WASHINGTON (Dispatches) -- Energy Secretary Jennifer Granholm has called for more public-private cooperation on cyber defenses and said U.S. adversaries already are capable of using cyber intrusions to shut down the U.S. power grid.
“Even as we speak, there are thousands of attacks on all aspects of the energy sector and the private sector generally.” Granholm noted.
Colonial Pipeline Co. was hit in May with a crippling cyberattack by a ransomware group. The company temporarily shut down its gasoline distribution networks in the South before paying $4.4 million to the hackers.
Granholm urged energy companies to resist paying ransom. “The bottom line is, people, whether you’re private sector, public sector, whatever, you shouldn’t be paying ransomware attacks, because it only encourages the bad guys,” she said.
Regular cyberattacks, targeting everything from businesses to basic infrastructure, are the new normal, Commerce Secretary Gina Raimondo said Sunday.
“We should assume and businesses should assume that these attacks are here to stay and, if anything, will intensify,” she said.
The White House last week sent a letter to business leaders urging them to take ransomware attacks — in which hackers effectively hold a company’s systems hostage until money is paid — more seriously, she said.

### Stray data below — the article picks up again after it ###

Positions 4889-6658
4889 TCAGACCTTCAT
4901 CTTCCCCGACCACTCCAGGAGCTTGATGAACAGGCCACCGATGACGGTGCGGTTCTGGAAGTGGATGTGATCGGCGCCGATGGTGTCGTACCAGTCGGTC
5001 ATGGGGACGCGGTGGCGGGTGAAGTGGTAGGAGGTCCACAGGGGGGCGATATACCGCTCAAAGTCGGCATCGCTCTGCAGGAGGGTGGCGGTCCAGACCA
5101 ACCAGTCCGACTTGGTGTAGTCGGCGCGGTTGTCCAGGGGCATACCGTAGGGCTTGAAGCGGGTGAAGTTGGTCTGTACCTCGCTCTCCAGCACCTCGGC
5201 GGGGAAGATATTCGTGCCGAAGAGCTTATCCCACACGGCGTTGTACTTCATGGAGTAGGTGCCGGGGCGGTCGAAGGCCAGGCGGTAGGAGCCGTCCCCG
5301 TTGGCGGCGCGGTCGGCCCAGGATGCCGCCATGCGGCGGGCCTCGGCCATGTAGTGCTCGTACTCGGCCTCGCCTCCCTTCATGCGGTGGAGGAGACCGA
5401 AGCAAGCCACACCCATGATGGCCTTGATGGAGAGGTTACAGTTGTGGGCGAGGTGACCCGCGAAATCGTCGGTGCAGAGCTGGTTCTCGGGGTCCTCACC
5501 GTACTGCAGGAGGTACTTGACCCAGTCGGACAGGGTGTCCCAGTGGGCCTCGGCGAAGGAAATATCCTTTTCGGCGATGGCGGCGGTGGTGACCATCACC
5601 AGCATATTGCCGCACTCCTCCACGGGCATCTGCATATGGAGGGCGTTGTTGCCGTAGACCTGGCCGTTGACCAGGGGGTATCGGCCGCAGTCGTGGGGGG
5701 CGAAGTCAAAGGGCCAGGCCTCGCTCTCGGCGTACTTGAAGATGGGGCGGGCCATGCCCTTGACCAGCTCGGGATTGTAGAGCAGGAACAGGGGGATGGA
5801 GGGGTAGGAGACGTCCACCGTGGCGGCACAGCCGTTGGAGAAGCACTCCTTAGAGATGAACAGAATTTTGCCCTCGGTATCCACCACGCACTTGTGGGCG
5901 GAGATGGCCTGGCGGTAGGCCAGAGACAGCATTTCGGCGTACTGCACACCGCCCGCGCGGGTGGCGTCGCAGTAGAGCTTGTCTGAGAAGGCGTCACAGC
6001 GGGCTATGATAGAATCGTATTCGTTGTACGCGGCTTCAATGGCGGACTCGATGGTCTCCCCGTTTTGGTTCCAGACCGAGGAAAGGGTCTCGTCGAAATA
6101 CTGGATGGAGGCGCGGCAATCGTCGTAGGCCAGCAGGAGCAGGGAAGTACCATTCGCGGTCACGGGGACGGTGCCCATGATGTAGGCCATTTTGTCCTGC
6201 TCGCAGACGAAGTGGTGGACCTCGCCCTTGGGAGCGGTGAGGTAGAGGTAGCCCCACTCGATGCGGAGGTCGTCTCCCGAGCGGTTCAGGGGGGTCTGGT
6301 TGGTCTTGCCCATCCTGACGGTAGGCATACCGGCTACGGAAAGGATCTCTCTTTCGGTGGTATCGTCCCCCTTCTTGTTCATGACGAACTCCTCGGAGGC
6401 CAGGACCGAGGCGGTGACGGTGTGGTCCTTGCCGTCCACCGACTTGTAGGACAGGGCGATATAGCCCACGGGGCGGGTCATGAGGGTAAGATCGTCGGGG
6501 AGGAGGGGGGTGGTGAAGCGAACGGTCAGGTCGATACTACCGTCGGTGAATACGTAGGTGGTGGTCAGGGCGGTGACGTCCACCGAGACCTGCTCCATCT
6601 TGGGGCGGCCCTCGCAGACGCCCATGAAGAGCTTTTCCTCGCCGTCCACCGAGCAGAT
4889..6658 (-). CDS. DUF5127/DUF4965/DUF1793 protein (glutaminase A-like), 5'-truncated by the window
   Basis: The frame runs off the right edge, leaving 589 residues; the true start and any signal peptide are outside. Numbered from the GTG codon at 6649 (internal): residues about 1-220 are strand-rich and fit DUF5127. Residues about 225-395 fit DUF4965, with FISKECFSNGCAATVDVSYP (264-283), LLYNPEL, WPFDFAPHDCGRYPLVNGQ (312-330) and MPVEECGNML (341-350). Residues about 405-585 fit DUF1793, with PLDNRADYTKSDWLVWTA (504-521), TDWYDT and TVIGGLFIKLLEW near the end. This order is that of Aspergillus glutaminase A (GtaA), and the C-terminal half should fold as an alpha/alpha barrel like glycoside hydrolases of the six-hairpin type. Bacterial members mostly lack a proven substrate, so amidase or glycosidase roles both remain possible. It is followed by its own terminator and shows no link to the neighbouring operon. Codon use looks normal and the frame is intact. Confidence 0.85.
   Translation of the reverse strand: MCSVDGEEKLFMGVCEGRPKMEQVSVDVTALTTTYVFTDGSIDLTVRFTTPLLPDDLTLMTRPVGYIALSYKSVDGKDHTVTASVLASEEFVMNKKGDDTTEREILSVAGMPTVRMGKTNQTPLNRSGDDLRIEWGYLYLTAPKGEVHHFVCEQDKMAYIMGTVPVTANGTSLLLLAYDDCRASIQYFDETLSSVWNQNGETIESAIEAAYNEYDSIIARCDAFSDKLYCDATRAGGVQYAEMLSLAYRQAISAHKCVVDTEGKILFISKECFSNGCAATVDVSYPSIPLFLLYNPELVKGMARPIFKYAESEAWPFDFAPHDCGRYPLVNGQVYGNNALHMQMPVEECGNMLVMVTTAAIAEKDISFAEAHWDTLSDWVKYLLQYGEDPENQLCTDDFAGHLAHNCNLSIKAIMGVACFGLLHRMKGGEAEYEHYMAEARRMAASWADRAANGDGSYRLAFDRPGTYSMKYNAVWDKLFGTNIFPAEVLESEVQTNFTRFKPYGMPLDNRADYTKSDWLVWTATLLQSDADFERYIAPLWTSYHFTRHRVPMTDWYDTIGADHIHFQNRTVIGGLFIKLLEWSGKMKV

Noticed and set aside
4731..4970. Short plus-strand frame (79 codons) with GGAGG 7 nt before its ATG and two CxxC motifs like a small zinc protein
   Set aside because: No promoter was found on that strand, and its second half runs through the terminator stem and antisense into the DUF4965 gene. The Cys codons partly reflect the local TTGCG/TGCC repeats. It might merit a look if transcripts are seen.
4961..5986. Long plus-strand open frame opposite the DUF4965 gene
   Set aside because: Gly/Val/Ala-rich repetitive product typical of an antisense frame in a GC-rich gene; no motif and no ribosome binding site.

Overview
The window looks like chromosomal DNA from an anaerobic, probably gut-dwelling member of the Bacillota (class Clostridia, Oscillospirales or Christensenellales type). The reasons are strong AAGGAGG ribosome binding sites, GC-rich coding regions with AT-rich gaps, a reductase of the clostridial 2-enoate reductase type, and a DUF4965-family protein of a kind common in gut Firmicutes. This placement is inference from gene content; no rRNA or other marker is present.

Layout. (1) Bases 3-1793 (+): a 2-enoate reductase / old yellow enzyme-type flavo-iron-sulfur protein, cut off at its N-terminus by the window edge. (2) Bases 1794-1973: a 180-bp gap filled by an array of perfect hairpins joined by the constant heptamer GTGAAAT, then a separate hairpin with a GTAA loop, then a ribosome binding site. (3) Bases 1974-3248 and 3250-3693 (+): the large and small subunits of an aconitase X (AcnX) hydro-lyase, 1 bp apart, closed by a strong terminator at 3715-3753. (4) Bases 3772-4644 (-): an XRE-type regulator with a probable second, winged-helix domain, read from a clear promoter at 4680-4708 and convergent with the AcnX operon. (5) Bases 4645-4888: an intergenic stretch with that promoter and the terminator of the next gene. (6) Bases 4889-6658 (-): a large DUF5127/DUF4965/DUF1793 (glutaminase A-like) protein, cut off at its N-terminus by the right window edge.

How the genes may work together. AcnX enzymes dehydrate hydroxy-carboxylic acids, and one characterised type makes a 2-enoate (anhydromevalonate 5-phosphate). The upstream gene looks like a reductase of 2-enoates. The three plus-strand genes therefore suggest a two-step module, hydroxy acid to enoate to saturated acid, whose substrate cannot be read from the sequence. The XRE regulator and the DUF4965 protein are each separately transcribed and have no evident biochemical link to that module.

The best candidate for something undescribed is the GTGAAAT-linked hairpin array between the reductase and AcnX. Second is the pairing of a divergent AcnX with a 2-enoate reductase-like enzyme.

“It is clear that the private sector needs to be more vigilant ... including small- and medium-sized companies. And also, President Biden has been clear that we are going to do more,” Raimondo said, pointing to the president’s sweeping infrastructure agenda.
The American Jobs Plan, which has stalled in Congress, includes $20 billion for states and localities to upgrade their defenses for energy infrastructure. There’s another $2 billion to boost protections for the electric grid in high-risk locations.
The commerce secretary shied away from suggesting the government should require businesses to beef up cybersecurity.
“Businesses know how to do this. It’s relatively inexpensive to do the simpler things like two-factor authentication,” she said. “At the moment we’re going to ... pursue that versus ... a little bit more heavy-handed approach.”
The cyberattack on the Colonial Pipeline caused gas distribution problems and panic buying in the Southeast. The world’s largest meat processing company was targeted in a separate attack.